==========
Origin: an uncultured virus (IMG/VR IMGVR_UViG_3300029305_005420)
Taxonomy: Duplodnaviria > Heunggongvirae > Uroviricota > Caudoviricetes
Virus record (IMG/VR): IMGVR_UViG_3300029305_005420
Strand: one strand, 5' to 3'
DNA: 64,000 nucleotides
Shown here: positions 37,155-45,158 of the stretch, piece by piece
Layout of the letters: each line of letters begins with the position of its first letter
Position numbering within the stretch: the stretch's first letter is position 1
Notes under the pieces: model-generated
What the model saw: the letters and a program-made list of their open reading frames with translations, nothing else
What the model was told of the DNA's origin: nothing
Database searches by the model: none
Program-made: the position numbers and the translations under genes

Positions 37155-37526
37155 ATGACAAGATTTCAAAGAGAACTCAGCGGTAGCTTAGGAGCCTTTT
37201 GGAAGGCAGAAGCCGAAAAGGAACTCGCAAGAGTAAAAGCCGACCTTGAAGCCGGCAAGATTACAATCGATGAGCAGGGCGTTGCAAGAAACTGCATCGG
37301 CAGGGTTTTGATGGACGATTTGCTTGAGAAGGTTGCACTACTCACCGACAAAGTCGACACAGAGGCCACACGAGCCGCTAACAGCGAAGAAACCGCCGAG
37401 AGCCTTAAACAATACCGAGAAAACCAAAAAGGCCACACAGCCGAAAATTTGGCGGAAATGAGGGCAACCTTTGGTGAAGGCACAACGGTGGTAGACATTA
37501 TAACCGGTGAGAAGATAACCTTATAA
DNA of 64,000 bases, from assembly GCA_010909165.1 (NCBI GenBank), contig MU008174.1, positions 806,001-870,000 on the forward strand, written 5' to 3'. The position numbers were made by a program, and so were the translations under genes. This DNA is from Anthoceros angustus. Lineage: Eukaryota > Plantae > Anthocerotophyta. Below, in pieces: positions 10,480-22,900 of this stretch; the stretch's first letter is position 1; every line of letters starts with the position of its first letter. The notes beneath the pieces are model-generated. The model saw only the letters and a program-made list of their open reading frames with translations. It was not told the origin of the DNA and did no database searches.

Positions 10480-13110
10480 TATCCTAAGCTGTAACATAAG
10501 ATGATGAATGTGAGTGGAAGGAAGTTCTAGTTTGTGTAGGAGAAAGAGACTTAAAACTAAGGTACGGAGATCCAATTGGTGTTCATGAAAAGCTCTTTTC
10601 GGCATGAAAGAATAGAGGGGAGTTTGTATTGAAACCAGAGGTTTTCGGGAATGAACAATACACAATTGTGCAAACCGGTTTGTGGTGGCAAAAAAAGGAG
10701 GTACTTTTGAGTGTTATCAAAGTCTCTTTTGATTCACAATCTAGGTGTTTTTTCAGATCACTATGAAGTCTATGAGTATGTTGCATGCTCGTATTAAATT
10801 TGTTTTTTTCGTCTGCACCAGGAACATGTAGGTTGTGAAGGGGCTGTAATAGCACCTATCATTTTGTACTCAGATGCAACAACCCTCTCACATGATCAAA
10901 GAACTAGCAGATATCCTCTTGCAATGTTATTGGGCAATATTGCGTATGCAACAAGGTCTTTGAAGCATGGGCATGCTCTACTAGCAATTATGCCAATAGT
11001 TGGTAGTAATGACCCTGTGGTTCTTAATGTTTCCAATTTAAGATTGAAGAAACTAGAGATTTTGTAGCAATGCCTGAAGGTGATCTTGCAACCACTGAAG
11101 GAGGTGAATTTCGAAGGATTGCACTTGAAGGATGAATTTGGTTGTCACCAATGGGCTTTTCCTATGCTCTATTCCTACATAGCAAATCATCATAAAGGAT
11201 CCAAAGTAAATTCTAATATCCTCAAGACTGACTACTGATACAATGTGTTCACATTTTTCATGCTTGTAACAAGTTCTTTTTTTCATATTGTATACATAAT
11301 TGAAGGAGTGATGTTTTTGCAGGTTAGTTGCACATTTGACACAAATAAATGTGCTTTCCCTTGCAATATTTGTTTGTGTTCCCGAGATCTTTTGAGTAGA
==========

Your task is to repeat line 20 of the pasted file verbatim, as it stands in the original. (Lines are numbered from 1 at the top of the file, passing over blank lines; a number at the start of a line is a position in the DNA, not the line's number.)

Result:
DNA of 64,000 bases, from assembly GCA_010909165.1 (NCBI GenBank), contig MU008174.1, positions 806,001-870,000 on the forward strand, written 5' to 3'. The position numbers were made by a program, and so were the translations under genes. This DNA is from Anthoceros angustus. Lineage: Eukaryota > Plantae > Anthocerotophyta. Below, in pieces: positions 10,480-22,900 of this stretch; the stretch's first letter is position 1; every line of letters starts with the position of its first letter. The notes beneath the pieces are model-generated. The model saw only the letters and a program-made list of their open reading frames with translations. It was not told the origin of the DNA and did no database searches.